- Curbside COVID-19 screening: Curbside COVID-19 screening for established Michigan Medicine patients will be offered from select Michigan Medicine health center locations by referral only.
- Virtual Care expansion: Michigan Medicine providers are expanding access to E-Visits and Video Visits to allow existing patients to continue to receive regular care during the COVID-19 pandemic.
COVID-19 Information and Updates for Our Patients
- It is newly identified, so much is still unknown about it.
- Two other human coronaviruses, MERS-CoV and SARS-CoV, have caused severe illness.
In Michigan, we are seeing community spread of COVID-19, which means that there is some risk of exposure for everyone.
Exposure risk is higher for:
- Healthcare workers and for those who have prolonged close contact with someone who has COVID-19.
- Elderly people and those with chronic medical conditions are at increased risk of more severe infection.
You can lower your risk of exposure by practicing social distancing including staying at least 6 feet away from people, limiting contact with large groups of people, and washing your hands frequently.
According to the Michigan Department of Health and Human Services (MDHHS), symptoms may appear in as few as two days or as long as 14 days after exposure to the virus. They include:
- Shortness of breath
Illness due to COVID-19 infection is generally mild, especially for children and young adults. People who are mildly ill with COVID-19 are able to isolate at home during their illness. You should restrict activities outside your home, except for getting medical care.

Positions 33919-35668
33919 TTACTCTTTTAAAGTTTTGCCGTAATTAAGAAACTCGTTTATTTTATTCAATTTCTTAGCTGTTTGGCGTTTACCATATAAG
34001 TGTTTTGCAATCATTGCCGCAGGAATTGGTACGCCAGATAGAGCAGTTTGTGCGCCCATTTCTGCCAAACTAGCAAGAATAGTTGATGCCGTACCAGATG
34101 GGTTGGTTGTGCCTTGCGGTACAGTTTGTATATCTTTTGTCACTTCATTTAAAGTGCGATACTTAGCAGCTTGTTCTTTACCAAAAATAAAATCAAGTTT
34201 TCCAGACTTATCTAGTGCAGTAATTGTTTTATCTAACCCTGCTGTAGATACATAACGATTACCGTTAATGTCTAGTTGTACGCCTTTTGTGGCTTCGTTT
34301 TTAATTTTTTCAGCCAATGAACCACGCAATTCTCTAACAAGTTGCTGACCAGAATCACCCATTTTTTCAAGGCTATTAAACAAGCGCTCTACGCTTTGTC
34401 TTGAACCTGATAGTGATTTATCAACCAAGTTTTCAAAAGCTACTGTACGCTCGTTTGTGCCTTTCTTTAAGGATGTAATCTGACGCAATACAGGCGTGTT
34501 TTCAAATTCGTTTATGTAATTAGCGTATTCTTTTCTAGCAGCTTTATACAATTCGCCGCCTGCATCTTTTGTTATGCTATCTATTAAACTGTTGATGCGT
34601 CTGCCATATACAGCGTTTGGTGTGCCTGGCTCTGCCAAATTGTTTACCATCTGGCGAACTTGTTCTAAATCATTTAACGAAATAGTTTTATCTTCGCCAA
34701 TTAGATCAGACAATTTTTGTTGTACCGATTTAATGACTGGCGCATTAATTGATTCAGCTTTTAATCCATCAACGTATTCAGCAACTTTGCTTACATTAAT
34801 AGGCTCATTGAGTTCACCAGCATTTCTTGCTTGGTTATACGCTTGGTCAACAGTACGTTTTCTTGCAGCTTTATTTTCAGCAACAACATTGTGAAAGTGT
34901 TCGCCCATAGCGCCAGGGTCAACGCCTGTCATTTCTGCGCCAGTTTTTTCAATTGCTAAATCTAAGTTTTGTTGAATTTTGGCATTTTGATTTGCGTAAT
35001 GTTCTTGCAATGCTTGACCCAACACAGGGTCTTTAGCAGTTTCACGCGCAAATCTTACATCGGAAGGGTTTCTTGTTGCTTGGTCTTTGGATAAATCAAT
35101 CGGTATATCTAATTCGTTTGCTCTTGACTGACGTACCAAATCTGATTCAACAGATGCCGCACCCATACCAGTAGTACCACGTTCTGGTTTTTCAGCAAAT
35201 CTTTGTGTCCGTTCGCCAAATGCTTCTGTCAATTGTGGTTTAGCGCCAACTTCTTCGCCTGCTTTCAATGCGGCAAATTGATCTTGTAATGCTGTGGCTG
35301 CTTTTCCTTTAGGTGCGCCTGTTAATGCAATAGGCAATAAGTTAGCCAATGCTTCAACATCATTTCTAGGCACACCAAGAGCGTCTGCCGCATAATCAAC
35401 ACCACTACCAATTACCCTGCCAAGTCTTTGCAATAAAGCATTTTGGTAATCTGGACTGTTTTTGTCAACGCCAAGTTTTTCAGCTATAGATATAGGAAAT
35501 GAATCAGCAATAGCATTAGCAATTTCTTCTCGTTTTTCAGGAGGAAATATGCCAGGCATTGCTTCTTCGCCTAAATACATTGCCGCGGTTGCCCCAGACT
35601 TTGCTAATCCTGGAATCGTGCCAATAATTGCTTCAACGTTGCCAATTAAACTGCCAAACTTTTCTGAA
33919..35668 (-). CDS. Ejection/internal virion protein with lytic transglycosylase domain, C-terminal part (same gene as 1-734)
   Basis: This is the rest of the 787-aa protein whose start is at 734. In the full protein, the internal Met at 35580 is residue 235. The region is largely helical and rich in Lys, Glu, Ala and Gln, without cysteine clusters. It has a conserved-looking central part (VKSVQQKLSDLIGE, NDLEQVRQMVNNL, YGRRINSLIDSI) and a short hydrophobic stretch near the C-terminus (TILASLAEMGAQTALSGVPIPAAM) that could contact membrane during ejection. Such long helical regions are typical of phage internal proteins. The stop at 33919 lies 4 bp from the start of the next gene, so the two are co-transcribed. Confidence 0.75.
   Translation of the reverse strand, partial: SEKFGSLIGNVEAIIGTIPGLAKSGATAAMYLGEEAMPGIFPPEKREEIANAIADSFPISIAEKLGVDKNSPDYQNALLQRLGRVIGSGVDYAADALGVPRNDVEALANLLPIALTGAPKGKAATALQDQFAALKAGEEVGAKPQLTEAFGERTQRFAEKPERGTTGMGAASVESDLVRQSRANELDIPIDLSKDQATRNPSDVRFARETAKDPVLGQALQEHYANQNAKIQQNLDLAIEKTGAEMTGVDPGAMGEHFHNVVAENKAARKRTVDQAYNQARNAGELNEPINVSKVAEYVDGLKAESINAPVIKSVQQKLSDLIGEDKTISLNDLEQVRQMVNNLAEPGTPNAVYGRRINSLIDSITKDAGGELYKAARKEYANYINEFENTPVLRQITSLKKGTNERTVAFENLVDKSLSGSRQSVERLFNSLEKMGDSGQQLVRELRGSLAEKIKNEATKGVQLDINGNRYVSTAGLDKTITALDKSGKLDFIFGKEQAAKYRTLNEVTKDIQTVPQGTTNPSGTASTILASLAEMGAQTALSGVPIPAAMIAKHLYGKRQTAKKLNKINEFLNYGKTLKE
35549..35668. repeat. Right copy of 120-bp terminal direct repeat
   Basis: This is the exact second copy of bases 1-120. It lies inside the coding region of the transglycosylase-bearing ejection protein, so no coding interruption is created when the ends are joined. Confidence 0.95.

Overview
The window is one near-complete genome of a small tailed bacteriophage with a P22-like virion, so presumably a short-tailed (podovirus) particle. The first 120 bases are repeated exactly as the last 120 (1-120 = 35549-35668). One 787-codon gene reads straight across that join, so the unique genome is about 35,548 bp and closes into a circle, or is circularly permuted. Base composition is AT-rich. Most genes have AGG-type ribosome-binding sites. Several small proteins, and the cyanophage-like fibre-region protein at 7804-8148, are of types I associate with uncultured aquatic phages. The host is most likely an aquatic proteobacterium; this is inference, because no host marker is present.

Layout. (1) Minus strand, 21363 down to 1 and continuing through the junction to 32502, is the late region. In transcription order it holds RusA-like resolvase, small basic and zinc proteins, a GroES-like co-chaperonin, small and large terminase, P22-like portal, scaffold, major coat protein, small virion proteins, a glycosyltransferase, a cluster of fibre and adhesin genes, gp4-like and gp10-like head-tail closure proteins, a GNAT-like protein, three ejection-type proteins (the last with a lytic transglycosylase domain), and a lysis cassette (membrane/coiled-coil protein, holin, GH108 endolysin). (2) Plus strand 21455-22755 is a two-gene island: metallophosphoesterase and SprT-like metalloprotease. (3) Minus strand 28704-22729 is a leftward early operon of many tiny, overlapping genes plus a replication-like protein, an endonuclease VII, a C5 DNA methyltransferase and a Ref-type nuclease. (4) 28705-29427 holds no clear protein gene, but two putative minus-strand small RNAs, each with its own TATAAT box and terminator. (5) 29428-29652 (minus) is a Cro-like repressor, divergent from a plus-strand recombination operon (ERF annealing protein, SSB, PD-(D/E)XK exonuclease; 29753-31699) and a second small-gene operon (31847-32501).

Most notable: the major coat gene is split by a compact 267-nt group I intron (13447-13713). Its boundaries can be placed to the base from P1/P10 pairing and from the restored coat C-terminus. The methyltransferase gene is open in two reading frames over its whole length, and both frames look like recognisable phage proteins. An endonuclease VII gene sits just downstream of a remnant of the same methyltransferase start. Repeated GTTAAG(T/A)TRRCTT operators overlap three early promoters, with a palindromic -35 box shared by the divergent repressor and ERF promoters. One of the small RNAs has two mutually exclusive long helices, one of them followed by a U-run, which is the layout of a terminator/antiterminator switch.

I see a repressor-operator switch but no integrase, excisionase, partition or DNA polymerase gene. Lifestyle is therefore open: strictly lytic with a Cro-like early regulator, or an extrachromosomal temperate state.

Seek prompt medical attention if your illness is worsening (e.g., difficulty breathing).
Before seeking care, call your healthcare provider and tell them that you have, or are being evaluated for, COVID-19.
E-Visits for COVID-19 symptoms: E-Visits are now available for Michigan Medicine patients experiencing cough, flu or COVID-19 like symptoms. Learn more about E-Visits.
Michigan Medicine COVID-19 Hotline: 734-763-6336. Michigan Medicine has opened a hotline for established adult Michigan Medicine patients with questions about symptoms, home management, whether medical treatment is required and what specific steps they should follow to receive care or testing.
The hotline is available 24 hours a day, 7 days a week, only for patients and employees of Michigan Medicine.
COVID-19 testing: If it is determined that your child should get tested for COVID-19, you may be directed to one of three curbside testing locations Michigan Medicine has set up. Please note that curbside testing is only available to patients with a referral from the Michigan Medicine hotline or a Michigan Medicine health provider.
Questions not related to COVID-19 symptoms should be directed to your child’s primary care provider’s office.
If you do not have a primary care provider, contact your local health department. In Washtenaw County, that number is 734-544-6700.
Stay at home and limit your child’s exposure to other members of your household if they are sick.
In many cases, COVID-19 can be managed without emergency care. However, if your child’s symptoms are severe and you are in an emergency situation, call 911 or go to your local emergency room.
- The air by coughing and sneezing